Going up alone

Here’s a photograph from the March 2 1932 edition of the Toronto Daily Star of a young woman about to become a solo pilot.

Loma Worth was a stage name sometimes used by Olivebelle Hamon (1909-1987). Ms. Hamon was a child violin prodigy; in 1922, she played her violin while walking up and down the 33 flights of the fire escape of the Wrigley Building in Chicago to raise funds for charity. She started flying lessons at the age of 10, and earned her federal pilot’s license after the death of Robert Short, a pilot whom she had planned to marry.

She used what was left of her inheritance (which she reportedly squandered) to buy an airplane, flying herself to vaudeville performances. Learning how to play twenty different instruments, she was billed as a “one-woman band”. She was married and divorced at least three times. (Wikipedia lists three husbands, but her Find A Grave entry has her with a different surname from any of these.)

Ms. Hamon led a controversial life, but not nearly as controversial as that of her father, Jake L. Hamon Sr. (1873-1920). Hamon, who had made a fortune in oil, and who was married with two children, met Clara Belle Smith when he was 40 and she was 16. He started an affair with her, and then paid his nephew $10,000 to marry her and then go away, leaving him free to carry on with her; when his wife heard about the situation, she went to Chicago, taking their children with her. Ms. Smith, now Clara Hamon, eventually shot him after an argument; in her murder trial, she pleaded self-defense and was acquitted.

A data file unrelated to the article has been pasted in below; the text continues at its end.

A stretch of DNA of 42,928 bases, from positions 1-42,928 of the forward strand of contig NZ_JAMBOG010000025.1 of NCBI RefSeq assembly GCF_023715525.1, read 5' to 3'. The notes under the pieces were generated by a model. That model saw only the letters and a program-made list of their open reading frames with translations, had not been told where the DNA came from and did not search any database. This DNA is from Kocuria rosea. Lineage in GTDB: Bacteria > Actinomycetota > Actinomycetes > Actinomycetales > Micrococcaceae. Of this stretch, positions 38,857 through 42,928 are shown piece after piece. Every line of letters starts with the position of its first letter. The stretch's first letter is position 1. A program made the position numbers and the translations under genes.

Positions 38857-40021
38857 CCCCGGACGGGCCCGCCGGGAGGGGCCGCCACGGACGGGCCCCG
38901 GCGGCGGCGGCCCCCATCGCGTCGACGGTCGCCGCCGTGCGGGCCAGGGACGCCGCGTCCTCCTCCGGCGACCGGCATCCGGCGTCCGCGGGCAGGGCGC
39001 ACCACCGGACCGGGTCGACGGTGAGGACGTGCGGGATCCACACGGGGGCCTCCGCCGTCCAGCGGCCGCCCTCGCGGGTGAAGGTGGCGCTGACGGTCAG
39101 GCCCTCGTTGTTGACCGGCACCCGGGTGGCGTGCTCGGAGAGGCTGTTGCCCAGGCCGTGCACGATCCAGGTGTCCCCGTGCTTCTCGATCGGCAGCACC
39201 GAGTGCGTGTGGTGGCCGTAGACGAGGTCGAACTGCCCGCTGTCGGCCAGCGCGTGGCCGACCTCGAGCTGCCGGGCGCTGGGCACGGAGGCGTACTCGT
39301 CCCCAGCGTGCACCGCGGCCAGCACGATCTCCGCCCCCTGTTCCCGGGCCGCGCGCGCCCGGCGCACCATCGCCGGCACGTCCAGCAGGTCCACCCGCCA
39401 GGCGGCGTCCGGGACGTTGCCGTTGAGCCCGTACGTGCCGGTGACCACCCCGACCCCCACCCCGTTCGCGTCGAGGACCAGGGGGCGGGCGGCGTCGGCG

Hamon became attorney-general of Lawton, Oklahoma, in 1901, but was voted out in 1903 amid accusations of corruption. He was accused of attempting to bribe a U.S. senator in 1910, and he was influential in helping Warren Harding become President of the United States in 1920. He apparently was being considered for a cabinet post in the Harding administration before he was shot.

The Oklahoman has an in-depth article on Hamon’s life and death. (Edit: they just reorganized their website, and the link is now gone. Which is too bad – it was an entertaining article.)

Leave a Reply

Fill in your details below or click an icon to log in: Logo

You are commenting using your account. Log Out /  Change )

Google photo

You are commenting using your Google account. Log Out /  Change )

Twitter picture

You are commenting using your Twitter account. Log Out /  Change )

Facebook photo

You are commenting using your Facebook account. Log Out /  Change )

Connecting to %s